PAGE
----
Pfizer seeks U.S. approval for COVID vaccine booster

(Reuters) – Pfizer Inc (PFE.N) on Wednesday said a booster dose of its two-shot COVID-19 vaccine spurs a more than threefold increase in antibodies against the coronavirus, as the company seeks U.S. regulatory approval for a third injection.

The drugmaker and its German partner BioNTech SE (22UAy.DE) aim to complete the submission for use of booster shots in people aged 16 and over by the end of this week.

The U.S. government has said it was gearing up to roll out the third shot of vaccines from both Pfizer and Moderna Inc (MRNA.O) from mid-September to Americans who had their initial course more than eight months ago if the U.S. Food and Drug Administration and the U.S. Centers for Disease Control and Prevention decide that boosters are needed.

That eight-month gap is likely to be narrowed to six months, the Wall Street Journal reported on Wednesday.

A committee of outside advisors to the CDC is scheduled to meet on Monday to review clinical data.

Pfizer said 306 people given a third dose of its vaccine between five and eight months after their second shot showed levels of neutralizing antibodies that were 3.3 times the levels seen after their second shot.

The study, details of which have not yet been published, also found that side effects of a third shot were similar to second-dose reactions, including mild to moderate fatigue and headache, the company said.

Scientists continue to debate whether waning antibody levels mean that COVID vaccine boosters need to be given widely, but some countries are moving ahead.

Israel began rolling out boosters at the beginning of August to older citizens and this week expanded the drive to people as young as 30, saying the shots were helping to increase protection against the highly infectious Delta variant of the coronavirus.

U.S. President Joe Biden has said, “It’s the best way to protect ourselves from new variants that may arise.”

However, World Health Organization Director General Tedros Adhanom Ghebreyesus said the data on the benefits and safety of a COVID-19 vaccine booster shot is inconclusive.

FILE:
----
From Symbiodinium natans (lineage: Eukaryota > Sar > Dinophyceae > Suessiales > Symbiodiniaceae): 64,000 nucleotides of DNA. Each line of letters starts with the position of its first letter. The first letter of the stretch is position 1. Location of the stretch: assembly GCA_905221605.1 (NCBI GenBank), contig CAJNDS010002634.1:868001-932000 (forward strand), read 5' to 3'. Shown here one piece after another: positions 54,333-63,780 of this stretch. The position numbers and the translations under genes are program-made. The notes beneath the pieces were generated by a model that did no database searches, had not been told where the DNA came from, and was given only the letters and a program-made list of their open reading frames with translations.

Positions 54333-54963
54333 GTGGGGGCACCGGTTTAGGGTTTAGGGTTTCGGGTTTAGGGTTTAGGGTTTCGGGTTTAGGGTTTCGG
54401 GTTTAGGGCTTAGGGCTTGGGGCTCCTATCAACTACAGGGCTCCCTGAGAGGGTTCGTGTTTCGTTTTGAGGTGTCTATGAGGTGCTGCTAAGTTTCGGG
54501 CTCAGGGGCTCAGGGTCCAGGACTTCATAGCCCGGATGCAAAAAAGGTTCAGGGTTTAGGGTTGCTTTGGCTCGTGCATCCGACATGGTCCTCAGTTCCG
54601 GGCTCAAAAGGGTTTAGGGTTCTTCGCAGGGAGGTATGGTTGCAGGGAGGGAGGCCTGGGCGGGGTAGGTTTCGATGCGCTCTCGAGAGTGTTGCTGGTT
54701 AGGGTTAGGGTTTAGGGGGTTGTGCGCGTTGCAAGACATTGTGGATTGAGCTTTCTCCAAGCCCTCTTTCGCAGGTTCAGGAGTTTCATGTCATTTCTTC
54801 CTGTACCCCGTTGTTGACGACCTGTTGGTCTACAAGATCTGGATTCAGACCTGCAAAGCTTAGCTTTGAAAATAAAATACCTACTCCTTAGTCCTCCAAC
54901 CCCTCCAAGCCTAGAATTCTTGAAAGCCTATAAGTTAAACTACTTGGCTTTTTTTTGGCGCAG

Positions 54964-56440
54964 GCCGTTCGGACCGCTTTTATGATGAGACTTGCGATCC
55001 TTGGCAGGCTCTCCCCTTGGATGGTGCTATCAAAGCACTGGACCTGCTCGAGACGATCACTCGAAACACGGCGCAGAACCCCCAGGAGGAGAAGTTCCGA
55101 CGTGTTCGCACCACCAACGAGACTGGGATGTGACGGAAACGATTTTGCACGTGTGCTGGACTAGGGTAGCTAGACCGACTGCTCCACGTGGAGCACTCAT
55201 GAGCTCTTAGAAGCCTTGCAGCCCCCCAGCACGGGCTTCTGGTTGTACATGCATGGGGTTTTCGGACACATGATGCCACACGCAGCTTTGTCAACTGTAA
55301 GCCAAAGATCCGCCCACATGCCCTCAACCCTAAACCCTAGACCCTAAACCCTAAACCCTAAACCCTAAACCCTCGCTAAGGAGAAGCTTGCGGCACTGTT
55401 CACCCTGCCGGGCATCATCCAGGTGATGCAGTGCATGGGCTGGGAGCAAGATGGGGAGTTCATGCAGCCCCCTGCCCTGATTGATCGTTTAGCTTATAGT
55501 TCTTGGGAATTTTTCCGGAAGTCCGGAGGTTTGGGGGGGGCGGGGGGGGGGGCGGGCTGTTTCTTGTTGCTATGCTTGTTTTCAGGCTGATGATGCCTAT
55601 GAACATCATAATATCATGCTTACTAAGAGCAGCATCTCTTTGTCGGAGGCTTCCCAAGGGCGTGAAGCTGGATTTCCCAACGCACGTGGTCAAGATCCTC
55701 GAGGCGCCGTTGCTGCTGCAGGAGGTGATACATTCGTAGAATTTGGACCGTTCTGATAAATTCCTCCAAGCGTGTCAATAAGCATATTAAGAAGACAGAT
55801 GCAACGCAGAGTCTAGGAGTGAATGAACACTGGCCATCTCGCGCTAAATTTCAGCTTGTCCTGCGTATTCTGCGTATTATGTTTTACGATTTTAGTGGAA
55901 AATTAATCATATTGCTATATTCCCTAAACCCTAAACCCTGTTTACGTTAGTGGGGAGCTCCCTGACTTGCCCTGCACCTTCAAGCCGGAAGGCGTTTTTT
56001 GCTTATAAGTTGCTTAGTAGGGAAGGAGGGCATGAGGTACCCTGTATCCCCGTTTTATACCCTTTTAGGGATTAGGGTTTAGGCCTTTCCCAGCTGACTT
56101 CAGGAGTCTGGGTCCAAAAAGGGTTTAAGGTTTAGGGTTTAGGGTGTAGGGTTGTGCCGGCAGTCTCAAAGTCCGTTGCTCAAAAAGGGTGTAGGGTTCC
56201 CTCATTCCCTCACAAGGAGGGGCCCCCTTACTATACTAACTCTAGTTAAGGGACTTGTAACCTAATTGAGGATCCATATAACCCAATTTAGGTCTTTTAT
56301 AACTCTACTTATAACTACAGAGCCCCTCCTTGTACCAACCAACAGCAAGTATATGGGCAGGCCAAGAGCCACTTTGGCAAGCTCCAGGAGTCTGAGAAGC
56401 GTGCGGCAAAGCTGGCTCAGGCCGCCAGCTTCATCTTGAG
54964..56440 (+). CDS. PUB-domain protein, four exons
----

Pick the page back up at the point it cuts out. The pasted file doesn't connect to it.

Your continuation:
Vials of Pfizer’s coronavirus disease (COVID-19) vaccine are seen at a pop-up community vaccination center at the Gateway World Christian Center in Valley Stream, New York, U.S., February 23, 2021. REUTERS/Brendan McDermid/File Photo

The health agency called for a delay in rolling out booster shots and a goal of higher vaccination rates in countries where many had not received a first or second shot.

On Monday, U.S. regulators granted full approval to Pfizer’s two-dose vaccine, which has been available up until now under emergency use authorization.

The approval spurred some local governments, such as New York City and the state of New Jersey, as well as the U.S. military and some companies, to mandate vaccines.

A third dose of the Pfizer-BioNTech vaccine is not currently authorized for broad use in the United States.

However, under the amended emergency use authorization, a third dose was authorized for administration to individuals at least 12 years of age who were immunocompromised.

Pfizer and BioNTech said they intend to file the data with the European Medicines Agency and other regulatory authorities around the world in coming weeks.

Reporting by Mrinalika Roy and Manas Mishra in Bengaluru; Deena Beasley in Los Angeles; Editing by Arun Koyyur, Mark Porter and Jonathan Oatis

Our Standards: The Thomson Reuters Trust Principles.


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